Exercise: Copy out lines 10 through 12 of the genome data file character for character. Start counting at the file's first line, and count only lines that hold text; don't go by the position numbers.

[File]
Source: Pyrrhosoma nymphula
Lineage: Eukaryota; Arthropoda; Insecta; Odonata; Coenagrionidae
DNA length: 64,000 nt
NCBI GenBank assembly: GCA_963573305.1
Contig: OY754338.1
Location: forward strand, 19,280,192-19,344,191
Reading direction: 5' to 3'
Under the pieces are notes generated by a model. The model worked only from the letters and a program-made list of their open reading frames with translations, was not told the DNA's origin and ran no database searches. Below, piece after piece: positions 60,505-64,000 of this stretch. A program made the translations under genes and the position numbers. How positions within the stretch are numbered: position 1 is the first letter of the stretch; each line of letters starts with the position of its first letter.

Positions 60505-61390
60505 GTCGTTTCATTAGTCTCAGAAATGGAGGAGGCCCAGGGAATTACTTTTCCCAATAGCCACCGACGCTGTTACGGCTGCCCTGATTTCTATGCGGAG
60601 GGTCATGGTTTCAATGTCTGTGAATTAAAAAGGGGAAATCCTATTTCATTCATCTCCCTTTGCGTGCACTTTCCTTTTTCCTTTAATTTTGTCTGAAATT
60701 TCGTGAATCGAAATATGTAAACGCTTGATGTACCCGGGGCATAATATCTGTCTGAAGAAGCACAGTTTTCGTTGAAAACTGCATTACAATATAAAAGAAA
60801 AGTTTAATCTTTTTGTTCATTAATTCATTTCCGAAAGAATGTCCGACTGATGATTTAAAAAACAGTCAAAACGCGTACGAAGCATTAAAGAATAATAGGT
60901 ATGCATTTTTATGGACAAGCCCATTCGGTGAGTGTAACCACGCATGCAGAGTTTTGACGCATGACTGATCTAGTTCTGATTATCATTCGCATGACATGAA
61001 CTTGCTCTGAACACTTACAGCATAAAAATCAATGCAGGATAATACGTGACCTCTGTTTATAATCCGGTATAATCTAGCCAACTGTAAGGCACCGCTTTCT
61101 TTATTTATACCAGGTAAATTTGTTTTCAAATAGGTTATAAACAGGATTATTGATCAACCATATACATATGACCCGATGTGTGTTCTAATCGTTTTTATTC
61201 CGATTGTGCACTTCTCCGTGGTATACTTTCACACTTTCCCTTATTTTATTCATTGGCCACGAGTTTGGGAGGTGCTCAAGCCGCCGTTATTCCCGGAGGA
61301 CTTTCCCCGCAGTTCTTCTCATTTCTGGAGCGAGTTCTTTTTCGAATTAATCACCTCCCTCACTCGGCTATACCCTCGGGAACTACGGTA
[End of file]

60505 GTCGTTTCATTAGTCTCAGAAATGGAGGAGGCCCAGGGAATTACTTTTCCCAATAGCCACCGACGCTGTTACGGCTGCCCTGATTTCTATGCGGAG
60601 GGTCATGGTTTCAATGTCTGTGAATTAAAAAGGGGAAATCCTATTTCATTCATCTCCCTTTGCGTGCACTTTCCTTTTTCCTTTAATTTTGTCTGAAATT
60701 TCGTGAATCGAAATATGTAAACGCTTGATGTACCCGGGGCATAATATCTGTCTGAAGAAGCACAGTTTTCGTTGAAAACTGCATTACAATATAAAAGAAA